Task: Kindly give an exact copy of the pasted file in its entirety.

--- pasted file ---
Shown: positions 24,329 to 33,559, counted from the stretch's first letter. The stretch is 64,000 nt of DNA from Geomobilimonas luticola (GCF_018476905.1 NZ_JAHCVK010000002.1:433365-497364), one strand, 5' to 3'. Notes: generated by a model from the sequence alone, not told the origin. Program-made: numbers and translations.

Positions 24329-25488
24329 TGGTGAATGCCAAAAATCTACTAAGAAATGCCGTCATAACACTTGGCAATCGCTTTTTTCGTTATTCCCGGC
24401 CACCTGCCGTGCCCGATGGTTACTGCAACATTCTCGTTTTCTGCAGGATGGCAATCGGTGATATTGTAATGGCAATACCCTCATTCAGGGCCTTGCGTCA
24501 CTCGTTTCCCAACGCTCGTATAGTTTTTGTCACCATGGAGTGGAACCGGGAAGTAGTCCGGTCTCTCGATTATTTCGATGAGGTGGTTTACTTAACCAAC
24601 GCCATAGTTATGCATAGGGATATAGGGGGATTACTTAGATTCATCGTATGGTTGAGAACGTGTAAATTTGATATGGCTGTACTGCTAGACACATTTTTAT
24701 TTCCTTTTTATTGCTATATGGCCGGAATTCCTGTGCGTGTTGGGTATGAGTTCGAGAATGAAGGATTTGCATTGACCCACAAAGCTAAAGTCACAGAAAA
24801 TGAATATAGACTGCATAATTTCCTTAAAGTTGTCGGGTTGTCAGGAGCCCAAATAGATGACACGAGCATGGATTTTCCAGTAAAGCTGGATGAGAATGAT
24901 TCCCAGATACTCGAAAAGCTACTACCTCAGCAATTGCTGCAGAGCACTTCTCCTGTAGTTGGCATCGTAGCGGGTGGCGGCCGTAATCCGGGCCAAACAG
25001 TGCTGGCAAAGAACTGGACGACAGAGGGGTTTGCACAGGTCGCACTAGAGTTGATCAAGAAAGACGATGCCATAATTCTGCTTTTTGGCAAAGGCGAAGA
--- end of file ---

Shown: positions 24,329 to 33,559, counted from the stretch's first letter. The stretch is 64,000 nt of DNA from Geomobilimonas luticola (GCF_018476905.1 NZ_JAHCVK010000002.1:433365-497364), one strand, 5' to 3'. Notes: generated by a model from the sequence alone, not told the origin. Program-made: numbers and translations.

Positions 24329-25488
24329 TGGTGAATGCCAAAAATCTACTAAGAAATGCCGTCATAACACTTGGCAATCGCTTTTTTCGTTATTCCCGGC
24401 CACCTGCCGTGCCCGATGGTTACTGCAACATTCTCGTTTTCTGCAGGATGGCAATCGGTGATATTGTAATGGCAATACCCTCATTCAGGGCCTTGCGTCA
24501 CTCGTTTCCCAACGCTCGTATAGTTTTTGTCACCATGGAGTGGAACCGGGAAGTAGTCCGGTCTCTCGATTATTTCGATGAGGTGGTTTACTTAACCAAC
24601 GCCATAGTTATGCATAGGGATATAGGGGGATTACTTAGATTCATCGTATGGTTGAGAACGTGTAAATTTGATATGGCTGTACTGCTAGACACATTTTTAT
24701 TTCCTTTTTATTGCTATATGGCCGGAATTCCTGTGCGTGTTGGGTATGAGTTCGAGAATGAAGGATTTGCATTGACCCACAAAGCTAAAGTCACAGAAAA
24801 TGAATATAGACTGCATAATTTCCTTAAAGTTGTCGGGTTGTCAGGAGCCCAAATAGATGACACGAGCATGGATTTTCCAGTAAAGCTGGATGAGAATGAT
24901 TCCCAGATACTCGAAAAGCTACTACCTCAGCAATTGCTGCAGAGCACTTCTCCTGTAGTTGGCATCGTAGCGGGTGGCGGCCGTAATCCGGGCCAAACAG
25001 TGCTGGCAAAGAACTGGACGACAGAGGGGTTTGCACAGGTCGCACTAGAGTTGATCAAGAAAGACGATGCCATAATTCTGCTTTTTGGCAAAGGCGAAGA